Tuesday, January 14, 2014

NFL Playoff Viewing: Should You Catch the Game From Home or at the Bar?

The Super Bowl remains the pinnacle of television broadcasting in America, with Nielsen reporting an impressive 108.7 million viewers in 2013. But for many, the Super Bowl serves simply as an end to a month of football-based celebration. The earlier weeks of the playoffs prove nearly as popular, with nearly 100 million tuning in for the 2013 NFC and AFC Championships, according to "Sports Media Watch." You're already committed to watching the playoffs—now it's time to choose between a home-based playoff party or a trip to the local bar.

Go Social

If you use the playoffs as an excuse for buddy time, consider meeting up at your favorite bar. With a bar visit, organizing becomes a far easier prospect—all you need to do is name a location and time and wait for your friends to arrive. The bar also makes for the better playoff venue if you have a family and you want alcohol to enter into your festivities.

A few downsides to bar-based playoff parties do exist, including the noise. This can pose a problem for those trying to catch up with long lost friends. If actual conversation holds a top spot on your list of playoff to-dos, try ordering a pizza and enjoying your favorite games from the comfort of your living room. The relative peace and quiet will enable you and your friends to catch up with one another without suffering through a bar-style shouting match.

Also Take Into Consideration...

Even a modest tab at your local sports bar can add up quickly, so if you're tight on cash, a home-based playoff session will prove more budget-friendly.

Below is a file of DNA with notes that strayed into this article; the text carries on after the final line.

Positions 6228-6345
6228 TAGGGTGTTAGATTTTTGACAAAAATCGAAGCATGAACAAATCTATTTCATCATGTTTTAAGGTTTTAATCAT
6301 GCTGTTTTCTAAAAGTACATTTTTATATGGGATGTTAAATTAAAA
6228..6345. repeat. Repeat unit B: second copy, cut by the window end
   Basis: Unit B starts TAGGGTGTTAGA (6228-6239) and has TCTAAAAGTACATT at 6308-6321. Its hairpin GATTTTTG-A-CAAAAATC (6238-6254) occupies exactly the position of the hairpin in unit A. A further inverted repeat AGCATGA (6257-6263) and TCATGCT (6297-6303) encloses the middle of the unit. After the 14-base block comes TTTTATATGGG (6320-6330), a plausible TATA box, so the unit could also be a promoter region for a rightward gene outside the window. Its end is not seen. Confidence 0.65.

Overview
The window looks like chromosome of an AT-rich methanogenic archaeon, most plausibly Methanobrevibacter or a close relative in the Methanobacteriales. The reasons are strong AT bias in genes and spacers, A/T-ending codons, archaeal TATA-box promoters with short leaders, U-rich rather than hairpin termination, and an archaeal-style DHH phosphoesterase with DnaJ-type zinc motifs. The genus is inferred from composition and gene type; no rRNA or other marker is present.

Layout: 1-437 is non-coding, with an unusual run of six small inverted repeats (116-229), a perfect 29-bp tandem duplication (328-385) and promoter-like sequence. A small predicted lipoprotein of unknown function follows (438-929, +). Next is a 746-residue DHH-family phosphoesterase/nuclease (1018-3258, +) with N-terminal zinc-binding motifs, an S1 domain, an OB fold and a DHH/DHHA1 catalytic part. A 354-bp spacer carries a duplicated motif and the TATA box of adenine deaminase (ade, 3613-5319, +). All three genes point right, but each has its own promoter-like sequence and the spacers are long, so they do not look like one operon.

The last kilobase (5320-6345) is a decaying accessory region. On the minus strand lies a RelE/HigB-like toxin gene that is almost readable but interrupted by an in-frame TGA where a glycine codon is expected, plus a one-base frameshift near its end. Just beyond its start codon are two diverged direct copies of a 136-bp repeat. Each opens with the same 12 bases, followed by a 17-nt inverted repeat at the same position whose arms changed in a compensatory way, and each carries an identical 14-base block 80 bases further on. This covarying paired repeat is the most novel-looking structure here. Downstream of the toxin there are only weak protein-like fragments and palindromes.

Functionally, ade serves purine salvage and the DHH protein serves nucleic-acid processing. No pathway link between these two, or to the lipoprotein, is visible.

You probably already know that due to the controversial "blackout" rule imposed by the NFL, games must be sold out in order for television stations to broadcast them. Blackouts due to poor sales remain rare, but they do happen. Keep a favorite backup game in mind as you plan your playoff get-together. A sports television subscription such as NFL Sunday Ticket from DirectTV is helpful here, as it gives you access to a wide array of match-ups, plus pre- and post-game shows.

Finally, Fantasy Football

Your favorite team may be out of the running, but maybe your fantasy football team isn't. As Eric Karabell points out on ESPN, a number of fantasy football playoff challenges remain available for those who have struggled in the rankings this season. Local playoff competitions take place at many neighborhood bars, and prizes are often offered in the form of free food, free drinks and, for some lucky winners, gift cards and cash prizes.

If you remain home for the playoffs, you can still take part in online fantasy competitions through CBS Sports and FanSided. Keep in mind, however, that your potential to win tangible prizes through online playoff competitions may be limited, at best.

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